However many professionals are advising that the fears of the Zika virus are overblown and that the media is irresponsibly stoking public anxiety. CNN national security analyst and Professor at Harvard’s School of Government, Juliette Kayyem, believes that there “is no need to panic” over the Zika virus. Kayyem admits that the virus will spread to some degree.

“The reality is that our world is too interconnected, travel is too easy, and mosquitos too airborne to think that we can keep this completely at bay.” Much like when the bird flu or Ebola started to pick up steam in terms of media coverage, people are beginning to get anxious – some may even be dramatically overreacting. Though the virus may be spreading, this doesn’t mean the terrifying symptoms always manifest themselves. Kayyem says, “it’s worth remembering that Zika has been around a long time, the vast majority of those infected suffer mild to no symptoms, and its detrimental consequences appear (though the science is not conclusive) to mostly impact a small subset of the population, mainly pregnant women”.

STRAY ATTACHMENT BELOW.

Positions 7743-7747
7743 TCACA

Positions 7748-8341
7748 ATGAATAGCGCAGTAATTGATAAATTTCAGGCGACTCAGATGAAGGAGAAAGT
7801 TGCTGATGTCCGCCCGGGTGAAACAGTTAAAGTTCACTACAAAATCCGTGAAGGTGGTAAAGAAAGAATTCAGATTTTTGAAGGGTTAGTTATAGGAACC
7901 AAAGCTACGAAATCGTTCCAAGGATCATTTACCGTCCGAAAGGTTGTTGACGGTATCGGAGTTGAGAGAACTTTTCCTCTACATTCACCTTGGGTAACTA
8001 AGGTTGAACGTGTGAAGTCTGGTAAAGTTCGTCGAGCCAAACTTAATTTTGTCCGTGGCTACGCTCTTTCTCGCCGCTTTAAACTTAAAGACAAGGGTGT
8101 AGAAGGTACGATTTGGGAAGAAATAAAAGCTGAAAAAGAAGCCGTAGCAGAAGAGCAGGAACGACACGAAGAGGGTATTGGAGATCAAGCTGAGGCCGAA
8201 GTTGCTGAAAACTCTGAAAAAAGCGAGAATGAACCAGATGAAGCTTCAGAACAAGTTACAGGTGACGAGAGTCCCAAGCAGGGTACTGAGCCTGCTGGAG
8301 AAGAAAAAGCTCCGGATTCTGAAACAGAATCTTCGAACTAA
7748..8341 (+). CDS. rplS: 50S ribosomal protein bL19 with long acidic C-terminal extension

As the number of cases begin to increase there is likely to come an increasing number of calls for quarantine or shutting down flights or travel between certain nations or possibly even borders. Yet, no such draconian measures were undertaken during either the bird flu or ebola pandemic and no apocalyptic disaster occurred in either case. Also, the Zika virus is comparatively controllable – Kayyem notes that “unlike Ebola, the Zika virus is not transmitted through passive contact” – meaning there must be direct fluid-based contact for the spread of the virus to occur.

It is undeniably hard to gauge the actual severity of the problem when the media is hyper-focused on the terrifying side-effects of the virus and its spread without providing sobering background information, such as the fact that the symptoms are not prevalent in all of those infected and the virus is much more manageable than other recent public health scares.

Robert Smith
Assistant External News Editor